Technical writers gear up for conference

As businesses grapple with IT-based change and consumers grapple with new gadgets, good quality technical writing is becoming vital, according to a member of a national technical writers' body.

As businesses grapple with IT-based change and consumers grapple with new gadgets, good quality technical writing is becoming vital, according to a member of a national technical writers' body.

The New Zealand Technical Writers Association was formed three years ago as an informal group of five professionals. It now has more than 60 members and is gearing up for its second annual conference next month under the banner "Designs and Strategies for the 21st Century".

NZTWA's Rudi Huijsmans says changes in business procedures "generally require good technical or business writer to describe them. You have to explain to people how they're going to make use of it in the business - the conceptual information - and then explain the lower-level details of how they then should go about installing and implementing it and using it on a day-to-day basis.

"IT is one area where technical writing has come to the forefront, which makes it more visible to people. Good user guides for software and for certain types of technology, like cellphones, are really vital. It's all about learning, really - the transferring of knowledge."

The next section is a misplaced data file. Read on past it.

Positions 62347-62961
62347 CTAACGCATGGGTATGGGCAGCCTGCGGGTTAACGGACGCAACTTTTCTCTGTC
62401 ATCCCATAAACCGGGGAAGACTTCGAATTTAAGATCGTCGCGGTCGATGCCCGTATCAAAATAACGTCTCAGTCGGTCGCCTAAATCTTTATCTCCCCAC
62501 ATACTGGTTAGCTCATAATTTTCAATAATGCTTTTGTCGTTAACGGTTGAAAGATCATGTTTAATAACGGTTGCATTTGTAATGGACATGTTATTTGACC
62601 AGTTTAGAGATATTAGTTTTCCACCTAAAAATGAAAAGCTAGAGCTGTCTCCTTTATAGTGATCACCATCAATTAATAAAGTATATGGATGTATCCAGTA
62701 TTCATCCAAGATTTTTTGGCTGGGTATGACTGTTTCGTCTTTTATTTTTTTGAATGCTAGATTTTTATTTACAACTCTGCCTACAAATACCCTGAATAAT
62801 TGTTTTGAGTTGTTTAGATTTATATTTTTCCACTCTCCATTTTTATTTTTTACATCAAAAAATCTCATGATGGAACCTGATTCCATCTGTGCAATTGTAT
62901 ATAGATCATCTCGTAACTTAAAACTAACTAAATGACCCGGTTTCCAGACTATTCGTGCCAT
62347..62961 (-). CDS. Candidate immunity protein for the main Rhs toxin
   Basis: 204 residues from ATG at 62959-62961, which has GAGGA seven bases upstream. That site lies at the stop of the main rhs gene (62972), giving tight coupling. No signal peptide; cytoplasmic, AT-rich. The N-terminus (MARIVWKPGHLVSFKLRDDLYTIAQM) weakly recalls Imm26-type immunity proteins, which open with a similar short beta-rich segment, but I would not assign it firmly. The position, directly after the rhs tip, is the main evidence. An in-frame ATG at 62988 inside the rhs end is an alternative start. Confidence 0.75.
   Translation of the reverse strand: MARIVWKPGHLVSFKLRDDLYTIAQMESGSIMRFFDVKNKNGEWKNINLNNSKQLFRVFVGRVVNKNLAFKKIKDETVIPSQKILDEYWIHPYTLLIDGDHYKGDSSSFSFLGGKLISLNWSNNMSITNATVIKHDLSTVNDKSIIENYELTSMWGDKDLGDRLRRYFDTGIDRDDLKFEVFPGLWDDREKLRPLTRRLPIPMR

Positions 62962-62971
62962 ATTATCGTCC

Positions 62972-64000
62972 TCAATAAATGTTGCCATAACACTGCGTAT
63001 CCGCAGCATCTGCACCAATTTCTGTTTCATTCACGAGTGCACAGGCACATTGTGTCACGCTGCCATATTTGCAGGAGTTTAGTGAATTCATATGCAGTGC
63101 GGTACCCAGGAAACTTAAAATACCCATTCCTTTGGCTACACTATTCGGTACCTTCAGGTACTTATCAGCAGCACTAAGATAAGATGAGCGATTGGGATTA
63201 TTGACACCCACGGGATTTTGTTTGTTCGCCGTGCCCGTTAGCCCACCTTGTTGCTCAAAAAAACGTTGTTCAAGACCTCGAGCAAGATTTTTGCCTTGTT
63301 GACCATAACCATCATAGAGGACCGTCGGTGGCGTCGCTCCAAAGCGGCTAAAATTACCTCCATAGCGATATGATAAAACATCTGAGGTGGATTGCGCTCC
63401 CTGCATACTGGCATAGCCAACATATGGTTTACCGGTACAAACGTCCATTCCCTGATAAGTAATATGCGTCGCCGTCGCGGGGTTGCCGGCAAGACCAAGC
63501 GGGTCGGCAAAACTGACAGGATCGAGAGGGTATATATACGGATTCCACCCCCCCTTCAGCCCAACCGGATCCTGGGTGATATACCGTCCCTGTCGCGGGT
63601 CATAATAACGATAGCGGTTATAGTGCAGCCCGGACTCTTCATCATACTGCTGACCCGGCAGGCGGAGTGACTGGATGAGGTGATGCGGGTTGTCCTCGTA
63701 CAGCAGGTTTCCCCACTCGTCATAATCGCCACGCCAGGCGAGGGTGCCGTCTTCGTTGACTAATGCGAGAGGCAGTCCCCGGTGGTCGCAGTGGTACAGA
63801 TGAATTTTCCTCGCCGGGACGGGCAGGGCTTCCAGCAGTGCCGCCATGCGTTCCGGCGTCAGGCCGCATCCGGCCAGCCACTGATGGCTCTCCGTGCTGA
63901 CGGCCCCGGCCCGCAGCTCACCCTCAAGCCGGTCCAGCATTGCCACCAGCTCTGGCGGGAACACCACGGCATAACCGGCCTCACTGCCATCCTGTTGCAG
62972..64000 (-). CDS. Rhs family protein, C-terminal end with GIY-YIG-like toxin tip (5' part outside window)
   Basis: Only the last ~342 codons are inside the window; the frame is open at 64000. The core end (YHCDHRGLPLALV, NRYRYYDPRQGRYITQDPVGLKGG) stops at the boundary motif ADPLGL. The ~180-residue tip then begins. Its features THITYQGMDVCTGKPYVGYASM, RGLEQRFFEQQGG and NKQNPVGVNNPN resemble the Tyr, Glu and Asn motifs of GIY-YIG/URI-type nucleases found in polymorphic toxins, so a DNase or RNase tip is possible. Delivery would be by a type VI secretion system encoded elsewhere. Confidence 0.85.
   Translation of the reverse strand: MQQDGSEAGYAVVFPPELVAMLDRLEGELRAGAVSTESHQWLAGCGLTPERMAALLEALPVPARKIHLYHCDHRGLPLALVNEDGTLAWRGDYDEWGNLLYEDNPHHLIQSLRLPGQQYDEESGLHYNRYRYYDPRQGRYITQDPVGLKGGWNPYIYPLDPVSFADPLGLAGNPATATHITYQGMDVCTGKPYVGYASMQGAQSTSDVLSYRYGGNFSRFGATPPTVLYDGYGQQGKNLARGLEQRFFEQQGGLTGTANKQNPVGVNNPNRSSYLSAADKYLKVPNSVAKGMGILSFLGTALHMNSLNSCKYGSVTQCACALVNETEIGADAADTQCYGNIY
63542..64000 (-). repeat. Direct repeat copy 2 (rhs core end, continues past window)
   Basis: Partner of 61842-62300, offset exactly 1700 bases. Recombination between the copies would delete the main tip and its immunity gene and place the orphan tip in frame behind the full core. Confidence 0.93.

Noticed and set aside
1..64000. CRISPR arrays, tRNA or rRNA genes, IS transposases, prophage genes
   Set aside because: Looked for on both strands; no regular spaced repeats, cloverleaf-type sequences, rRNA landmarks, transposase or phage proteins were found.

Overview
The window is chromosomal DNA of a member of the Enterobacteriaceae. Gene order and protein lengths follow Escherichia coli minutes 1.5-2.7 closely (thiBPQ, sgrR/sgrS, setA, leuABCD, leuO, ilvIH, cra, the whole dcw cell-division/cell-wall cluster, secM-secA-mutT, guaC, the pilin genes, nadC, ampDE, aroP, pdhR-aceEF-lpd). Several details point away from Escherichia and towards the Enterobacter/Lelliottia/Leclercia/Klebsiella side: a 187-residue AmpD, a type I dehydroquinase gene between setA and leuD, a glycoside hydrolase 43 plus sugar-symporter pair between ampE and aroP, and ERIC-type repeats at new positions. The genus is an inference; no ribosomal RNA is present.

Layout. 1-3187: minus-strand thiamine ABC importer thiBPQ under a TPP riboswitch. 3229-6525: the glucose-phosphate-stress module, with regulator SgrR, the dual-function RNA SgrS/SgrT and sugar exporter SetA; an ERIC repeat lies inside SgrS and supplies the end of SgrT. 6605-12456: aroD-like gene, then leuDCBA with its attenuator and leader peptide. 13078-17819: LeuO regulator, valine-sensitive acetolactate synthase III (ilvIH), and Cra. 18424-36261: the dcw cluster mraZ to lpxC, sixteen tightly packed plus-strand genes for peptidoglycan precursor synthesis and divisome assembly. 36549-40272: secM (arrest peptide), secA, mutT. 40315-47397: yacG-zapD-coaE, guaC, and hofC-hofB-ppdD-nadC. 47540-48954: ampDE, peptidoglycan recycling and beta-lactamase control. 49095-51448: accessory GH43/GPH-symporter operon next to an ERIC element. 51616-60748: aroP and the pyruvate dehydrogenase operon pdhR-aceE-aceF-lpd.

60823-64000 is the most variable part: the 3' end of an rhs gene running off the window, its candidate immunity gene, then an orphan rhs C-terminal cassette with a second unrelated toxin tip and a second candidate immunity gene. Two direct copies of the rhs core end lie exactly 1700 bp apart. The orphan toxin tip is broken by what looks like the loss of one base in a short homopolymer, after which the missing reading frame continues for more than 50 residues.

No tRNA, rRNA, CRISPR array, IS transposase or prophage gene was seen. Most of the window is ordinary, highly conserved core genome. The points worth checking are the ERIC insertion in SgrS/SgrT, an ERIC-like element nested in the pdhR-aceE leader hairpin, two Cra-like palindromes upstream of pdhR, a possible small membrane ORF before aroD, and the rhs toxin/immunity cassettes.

Huijsmans, who is managing director of Noesis, a company that specialises in technical writing projects, says that in other countries, technical writing is acknowledged as a distinct profession and post-graduate degrees are available.

Although Auckland's Unitech and Christchurch Polytechnic have introduced technical writing papers, it has yet to be acknowledged to the same extent here.

"New Zealand is slowly undergoing a change from the situation where documentation is written by maybe one person in the organisation who is - I don't want to use the word 'sucker' - but, very often, not necessarily the person who understands structuring of information.

"The technical writer needs a thorough understanding of technology. And if you go into online publications you do need to know something about Javascripting, about programming. You need to understand how people learn and you need to be a darn good communicator."

The conference will be held on September 7 and 8 at Waipuna Lodge in Auckland and speakers from New Zealand and Australia will cover a range from topics, from writing for the Web and using XML to communicating effectively with technical engineers. Further details are available from the NZTWA Web site at www.nztechwriters.co.nz.

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